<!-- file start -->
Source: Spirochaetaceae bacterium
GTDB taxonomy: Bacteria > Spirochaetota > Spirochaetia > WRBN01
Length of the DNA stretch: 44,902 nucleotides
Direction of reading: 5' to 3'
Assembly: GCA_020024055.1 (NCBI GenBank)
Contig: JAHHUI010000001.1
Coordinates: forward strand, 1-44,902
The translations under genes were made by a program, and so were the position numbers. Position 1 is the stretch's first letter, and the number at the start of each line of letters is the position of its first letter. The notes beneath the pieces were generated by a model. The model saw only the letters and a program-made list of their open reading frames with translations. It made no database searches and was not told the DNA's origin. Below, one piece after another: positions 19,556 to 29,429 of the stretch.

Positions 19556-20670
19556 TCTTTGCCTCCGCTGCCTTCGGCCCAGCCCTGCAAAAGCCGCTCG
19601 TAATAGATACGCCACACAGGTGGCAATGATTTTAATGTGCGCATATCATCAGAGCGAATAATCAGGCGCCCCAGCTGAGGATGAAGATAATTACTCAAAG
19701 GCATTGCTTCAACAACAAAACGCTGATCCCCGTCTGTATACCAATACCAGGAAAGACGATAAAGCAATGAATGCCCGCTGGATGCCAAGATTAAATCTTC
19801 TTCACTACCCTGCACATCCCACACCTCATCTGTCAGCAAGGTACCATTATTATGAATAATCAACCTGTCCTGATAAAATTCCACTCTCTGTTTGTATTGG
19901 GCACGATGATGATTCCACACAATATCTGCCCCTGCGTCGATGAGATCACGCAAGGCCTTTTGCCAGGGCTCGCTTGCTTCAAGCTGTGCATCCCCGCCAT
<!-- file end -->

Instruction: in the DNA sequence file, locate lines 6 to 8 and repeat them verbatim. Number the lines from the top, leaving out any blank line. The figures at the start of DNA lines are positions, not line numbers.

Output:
Contig: JAHHUI010000001.1
Coordinates: forward strand, 1-44,902
The translations under genes were made by a program, and so were the position numbers. Position 1 is the stretch's first letter, and the number at the start of each line of letters is the position of its first letter. The notes beneath the pieces were generated by a model. The model saw only the letters and a program-made list of their open reading frames with translations. It made no database searches and was not told the DNA's origin. Below, one piece after another: positions 19,556 to 29,429 of the stretch.